Getting fit to burst
Posh nosh plays havoc with your waistline, says Peter Conchie. So how do you visit the world's top foodie venues without piling on the pounds? Hold dessert and swap the doggie bag for the kitbag
Sunday 11 December 2005
Taking a holiday in one of the world's culinary hot-spots sets up a tricky dynamic. While it is undoubtedly good for the palate, the spirit, the tastebuds and the soul, a vacation that centres on the consumption of food and drink can have unfortunate consequences for the figure.
Consuming in moderation would be one solution, but that's easier said than done when faced with regional temptations such as tagliatelle with pumpkin and truffles, spiced wild rabbit, Tuscan lemon sorbet and first-rate bottles of Madeira. The only sensible approach for those who like to give their appetite free reign is to take a holiday that combines both a significant quantity (and quality) of calories with some perspicacious physical endeavour.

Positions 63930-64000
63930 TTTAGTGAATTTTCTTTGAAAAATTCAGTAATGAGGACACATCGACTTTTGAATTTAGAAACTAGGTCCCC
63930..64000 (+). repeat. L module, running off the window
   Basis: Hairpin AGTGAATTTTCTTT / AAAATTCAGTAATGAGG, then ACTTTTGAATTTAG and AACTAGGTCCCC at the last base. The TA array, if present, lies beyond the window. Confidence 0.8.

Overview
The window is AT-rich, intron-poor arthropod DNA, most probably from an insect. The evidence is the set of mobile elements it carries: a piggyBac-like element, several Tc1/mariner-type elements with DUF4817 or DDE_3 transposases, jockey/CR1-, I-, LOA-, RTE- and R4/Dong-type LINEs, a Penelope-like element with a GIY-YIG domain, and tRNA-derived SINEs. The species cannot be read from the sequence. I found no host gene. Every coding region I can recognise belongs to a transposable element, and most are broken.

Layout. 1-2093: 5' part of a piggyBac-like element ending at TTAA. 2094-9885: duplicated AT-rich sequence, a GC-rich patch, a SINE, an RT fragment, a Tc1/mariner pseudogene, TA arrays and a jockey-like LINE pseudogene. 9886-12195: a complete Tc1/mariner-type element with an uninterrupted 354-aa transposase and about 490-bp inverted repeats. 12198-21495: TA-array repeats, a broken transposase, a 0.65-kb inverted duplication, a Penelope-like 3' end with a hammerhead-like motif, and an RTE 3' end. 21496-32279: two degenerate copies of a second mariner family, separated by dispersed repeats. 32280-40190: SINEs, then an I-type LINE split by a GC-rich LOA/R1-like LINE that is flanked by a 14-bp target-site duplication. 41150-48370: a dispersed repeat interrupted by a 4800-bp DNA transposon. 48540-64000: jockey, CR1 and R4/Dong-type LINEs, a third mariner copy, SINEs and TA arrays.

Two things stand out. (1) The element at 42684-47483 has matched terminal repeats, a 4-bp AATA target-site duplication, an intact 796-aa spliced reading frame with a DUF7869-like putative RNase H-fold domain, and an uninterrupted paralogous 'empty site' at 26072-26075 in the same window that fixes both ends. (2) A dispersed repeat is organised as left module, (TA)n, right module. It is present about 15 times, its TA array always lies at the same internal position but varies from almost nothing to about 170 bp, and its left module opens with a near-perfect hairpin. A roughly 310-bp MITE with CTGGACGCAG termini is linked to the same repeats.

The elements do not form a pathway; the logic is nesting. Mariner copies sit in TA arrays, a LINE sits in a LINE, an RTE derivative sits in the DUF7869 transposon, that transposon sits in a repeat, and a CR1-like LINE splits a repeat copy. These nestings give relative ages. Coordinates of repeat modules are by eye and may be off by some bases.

Not that your correspondent is recommending an earnest, health-conscious approach. Far from it; think of it as a pragmatic way to work up an appetite. Being in the Liguria region of Italy or in California's Napa Valley and not being hungry or thirsty doesn't bear thinking about.
There are at least two ways to take this type of holiday. The more expensive is to book with one of a growing number of companies at the top end of the market offering tailored breaks for active foodies. The alter-native is to travel to a specific region known for its food, its sport or both, and book your own supplementary activities.